As readers will discover on page 11, NEFF’s Phelon Memorial Forest is composed of two donated adjacent properties, the first gifted to NEFF in 1973 and the second in 1984. NEFF’s protection further extends to three easements totaling 740 acres that border Phelon—two owned by Hull Forest Products and one by the Town of Granville—and the nearby 70-acre Clendenin Memorial Forest, donated to NEFF by the Clendenin family in 2019.
Priority 5: Demonstrate Exemplary Forest Management to landowners and local communities
Case Study: Prouty Woods Community Forest
Protected 2003 | 118 Acres | Massachusetts
As all NEFF Community Forests technically serve as demonstration sites for Exemplary Forestry, staffers are looking for one of two things when evaluating a potential forestland for this priority: if it’s easy to access and in a somewhat populous area, or if it’s a large parcel that allows Exemplary Forestry to be demonstrated at scale.
Prouty Woods Community Forest gets top marks for that first option: it’s a forest that’s easy for lots of people to visit, and it’s also well-known thanks to serving as NEFF’s headquarters. Prouty is scheduled to be harvested within the next two years, which presents NEFF with an incredible opportunity to demonstrate Exemplary Forestry.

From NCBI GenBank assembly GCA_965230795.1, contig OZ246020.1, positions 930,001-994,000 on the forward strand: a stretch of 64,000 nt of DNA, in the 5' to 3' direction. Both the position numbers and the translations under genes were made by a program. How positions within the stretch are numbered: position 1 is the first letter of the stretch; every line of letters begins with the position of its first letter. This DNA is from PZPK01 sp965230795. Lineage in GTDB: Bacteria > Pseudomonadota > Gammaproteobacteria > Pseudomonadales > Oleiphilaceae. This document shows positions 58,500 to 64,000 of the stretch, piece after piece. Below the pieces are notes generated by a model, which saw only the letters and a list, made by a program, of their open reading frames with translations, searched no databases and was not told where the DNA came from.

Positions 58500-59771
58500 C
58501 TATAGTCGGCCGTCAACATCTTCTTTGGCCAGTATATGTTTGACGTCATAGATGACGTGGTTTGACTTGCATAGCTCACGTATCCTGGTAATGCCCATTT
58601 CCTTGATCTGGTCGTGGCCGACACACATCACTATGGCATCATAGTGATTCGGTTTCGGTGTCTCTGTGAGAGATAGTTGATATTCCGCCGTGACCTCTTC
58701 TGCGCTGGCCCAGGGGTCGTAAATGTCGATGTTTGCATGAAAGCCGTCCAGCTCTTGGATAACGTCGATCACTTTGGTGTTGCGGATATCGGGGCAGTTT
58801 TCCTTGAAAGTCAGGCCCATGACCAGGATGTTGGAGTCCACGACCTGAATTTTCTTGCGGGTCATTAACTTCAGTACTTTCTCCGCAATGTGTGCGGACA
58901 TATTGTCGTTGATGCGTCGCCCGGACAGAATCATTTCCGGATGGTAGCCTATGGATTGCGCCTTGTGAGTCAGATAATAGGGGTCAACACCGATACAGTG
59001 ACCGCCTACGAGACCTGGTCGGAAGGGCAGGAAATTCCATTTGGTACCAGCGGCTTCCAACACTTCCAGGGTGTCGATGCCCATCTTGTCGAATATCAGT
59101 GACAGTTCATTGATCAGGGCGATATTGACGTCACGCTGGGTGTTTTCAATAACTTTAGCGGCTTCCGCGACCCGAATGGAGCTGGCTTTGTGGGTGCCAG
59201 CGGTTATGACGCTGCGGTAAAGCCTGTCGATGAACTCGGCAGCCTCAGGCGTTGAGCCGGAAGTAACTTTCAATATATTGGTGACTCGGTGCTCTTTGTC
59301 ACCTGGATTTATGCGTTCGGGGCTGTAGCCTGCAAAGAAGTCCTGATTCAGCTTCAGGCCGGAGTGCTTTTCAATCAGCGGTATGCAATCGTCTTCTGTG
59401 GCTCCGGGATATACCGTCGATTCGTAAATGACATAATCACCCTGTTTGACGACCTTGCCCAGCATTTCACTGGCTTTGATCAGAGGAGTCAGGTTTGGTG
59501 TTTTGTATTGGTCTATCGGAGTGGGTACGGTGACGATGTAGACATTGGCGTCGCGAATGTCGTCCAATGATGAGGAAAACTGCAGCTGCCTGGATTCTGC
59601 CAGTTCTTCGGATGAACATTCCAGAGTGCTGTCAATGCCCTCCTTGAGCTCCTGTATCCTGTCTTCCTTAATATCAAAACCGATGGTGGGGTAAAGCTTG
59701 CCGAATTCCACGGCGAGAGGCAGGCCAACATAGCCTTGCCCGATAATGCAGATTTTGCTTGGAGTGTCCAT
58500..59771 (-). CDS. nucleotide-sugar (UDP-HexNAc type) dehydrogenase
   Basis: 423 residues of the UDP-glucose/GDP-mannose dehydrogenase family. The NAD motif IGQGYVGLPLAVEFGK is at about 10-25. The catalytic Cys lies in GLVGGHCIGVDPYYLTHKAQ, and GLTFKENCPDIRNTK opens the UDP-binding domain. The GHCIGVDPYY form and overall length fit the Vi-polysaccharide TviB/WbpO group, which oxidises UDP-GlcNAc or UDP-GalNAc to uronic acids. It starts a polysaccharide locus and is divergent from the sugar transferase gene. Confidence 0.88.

Priority 6: Protect wildlife habitat
Case Study: Pine Knob Conservation Easement
Protected 2016 | 792 Acres | New Hampshire
When evaluating a property for this priority, conservation staffers aren’t just looking for quality habitat—or the potential for future quality habitat—but a quality mix of habitat types that can support a broad range of species. NEFF only sets out to conserve specialty habitat needed by target imperiled wildlife when the critter in question won’t actually live on NEFF land, as with NEFF’s Downeast Community Forests that support healthy salmon populations by filtering and cooling river water.
Maudie and Sumul Shah’s astonishingly beautiful, 800-acre property in northern New Hampshire is a habitat slam-dunk.
Protected by a NEFF easement granted by previous owners Tanya and Dave Tellman, the property is home to a mix of habitat types, including spruce-fir and mixed northern hardwood-conifer forests of different ages, small areas of old-growth northern hardwoods, vernal pools, four small streams, and 130 acres of wetlands in eight complexes—one of them a 28-acre Black Spruce and tamarack wetland complex the Shahs call “The Bog.” These diverse habitat offerings paired with responsible forest management have created quite the wildlife hotspot, which recently prompted a NEFF stewardship staffer to install remote wildlife cams on the property. Wildlife further benefits from an adjacent 180-acre easement also protected by the Tellmans in 2017.
Of the many species Maudie and Sumul have spotted, their favorites include Bobcat, North American Porcupine, American Marten, Snowshoe Hare (pictured above), Long-tailed Weasel in its winter coat, Barred Owl, Broad-winged Hawk, Pileated Woodpecker, Wood Frog, and “lots of interesting insects.”
Learn more about the Shahs’ woodland and wildlife cams in a blog post about their property.
Priority 7: Protect the ecological benefits of forests, including clean water, clean air, clean soil, and carbon sequestration
Case Study: Keene Whitman Memorial Forest
Protected 1996 | 622 Acres | Maine